4 min read
The last two weeks have been particularly volatile in the stock market.
While I had seen a few people on Twitter mention the volatility, I wasn’t actually aware of the exact price fluctuations because I don’t keep tabs on the stock market on a daily basis.
This might sound odd to some, considering I currently have around $100,000 invested in stock market index funds. This means a 5% drop in prices in a given week would drop the value of my holdings to $95,000. Conversely, a 5% increase would cause my portfolio value to balloon to $105,000.
That’s a significant amount of money. Shouldn’t I be watching my investments a little closer?
No, I shouldn’t. Here’s why.
Stock Market Prices: The Annoying Neighbor
Imagine you have a beautiful apple tree in your front yard. It grows a few inches each year and it produces delicious apples that you and your family eat on a regular basis.
Now imagine you have an annoying neighbor who shows up at your house five days per week, each day offering to buy your apple tree from you for a slightly different price.
Each day you tell your neighbor that you are not interested in selling it because you plan on living in that house for at least another fifteen years while you raise a family and you want to enjoy the fruits of the tree year after year.
This means that if your neighbor offers you $100 to buy the tree one day, then comes back a week later and only offers you $95, it makes no difference to you whatsoever because you’re not interested in selling.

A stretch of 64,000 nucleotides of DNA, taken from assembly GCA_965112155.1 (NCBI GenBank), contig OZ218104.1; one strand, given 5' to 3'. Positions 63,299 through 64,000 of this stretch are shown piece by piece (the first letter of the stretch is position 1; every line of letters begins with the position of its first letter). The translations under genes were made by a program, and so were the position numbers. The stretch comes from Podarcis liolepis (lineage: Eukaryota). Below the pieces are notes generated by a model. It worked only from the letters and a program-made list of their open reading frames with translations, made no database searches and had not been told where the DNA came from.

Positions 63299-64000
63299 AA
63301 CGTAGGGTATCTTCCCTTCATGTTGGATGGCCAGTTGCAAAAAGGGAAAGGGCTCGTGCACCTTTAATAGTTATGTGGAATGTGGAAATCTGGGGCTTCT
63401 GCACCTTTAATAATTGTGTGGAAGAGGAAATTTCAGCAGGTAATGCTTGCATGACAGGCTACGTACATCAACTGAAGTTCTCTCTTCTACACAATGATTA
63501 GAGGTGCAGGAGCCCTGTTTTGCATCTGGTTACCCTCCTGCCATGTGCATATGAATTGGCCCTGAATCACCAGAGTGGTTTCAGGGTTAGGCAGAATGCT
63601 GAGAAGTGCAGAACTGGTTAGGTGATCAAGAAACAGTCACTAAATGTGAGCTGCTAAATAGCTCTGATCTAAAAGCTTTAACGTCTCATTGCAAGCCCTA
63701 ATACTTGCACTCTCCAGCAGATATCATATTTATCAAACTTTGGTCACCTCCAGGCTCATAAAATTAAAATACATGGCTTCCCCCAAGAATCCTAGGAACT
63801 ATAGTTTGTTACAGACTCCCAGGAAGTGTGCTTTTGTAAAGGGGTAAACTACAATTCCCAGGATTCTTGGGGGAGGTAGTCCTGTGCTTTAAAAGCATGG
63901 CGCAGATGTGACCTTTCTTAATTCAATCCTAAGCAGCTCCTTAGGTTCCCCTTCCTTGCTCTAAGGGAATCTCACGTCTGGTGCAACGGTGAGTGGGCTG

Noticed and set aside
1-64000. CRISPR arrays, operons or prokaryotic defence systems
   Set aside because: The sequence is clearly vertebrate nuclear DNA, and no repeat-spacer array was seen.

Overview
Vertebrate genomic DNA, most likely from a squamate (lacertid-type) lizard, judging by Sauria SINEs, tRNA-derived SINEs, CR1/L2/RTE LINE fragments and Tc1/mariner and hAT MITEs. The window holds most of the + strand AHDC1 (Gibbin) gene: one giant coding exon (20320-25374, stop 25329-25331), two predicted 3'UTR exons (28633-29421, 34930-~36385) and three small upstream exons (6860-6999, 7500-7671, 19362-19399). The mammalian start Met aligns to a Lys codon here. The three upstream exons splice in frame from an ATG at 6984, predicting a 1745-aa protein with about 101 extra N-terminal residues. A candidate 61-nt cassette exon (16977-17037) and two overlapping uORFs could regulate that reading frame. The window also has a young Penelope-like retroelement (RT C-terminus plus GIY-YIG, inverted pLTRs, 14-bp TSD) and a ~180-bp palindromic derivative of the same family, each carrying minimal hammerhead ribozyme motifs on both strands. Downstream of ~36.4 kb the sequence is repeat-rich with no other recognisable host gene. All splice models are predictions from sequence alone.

This situation is a metaphor for the stock market. Your apple tree represents your investments and your annoying neighbor represents the stock market that presents you with different prices that it’s willing to pay you for your investments five days per week.
What’s obvious in the story is that you plan on owning the apple tree for specific amount of time and so you don’t care how much your neighbor offers you for the tree on a daily basis. Since you’re only interested in selling the tree many years from now, the price that your neighbor offers you from one day to the next is irrelevant.
Similarly, when you invest in the stock market, you should have a specific amount of time that you plan on holding your investments for and any price fluctuations along the way shouldn’t faze you.
For example, if you invest in a total stock market index fund like VTI or VTSAX and you plan on holding your investments for 15 years, you shouldn’t be fazed when the stock market presents you with a lower price that it’s willing to pay you during the short-term.
After all, the stock market only tells you how much money you will receive if you decide to sell your investments on a given day. If you’re not interested in selling, though, then these prices are just noise and they’re not worth paying attention to.
You wouldn’t get nervous over the price that your annoying neighbor is willing to pay you for your apple tree, so why would you get nervous over the price of stocks on a daily basis?
When Your Asset Allocation Matches Your Life Goals, Stock Market Volatility Shouldn’t Bother You
You may have read the previous story and thought, “Yeah I understand that I shouldn’t worry about stock market volatility if I plan on holding my investments for a long time, but what if I need to sell my investments within the next three years, or even sooner? Surely the prices matter then.”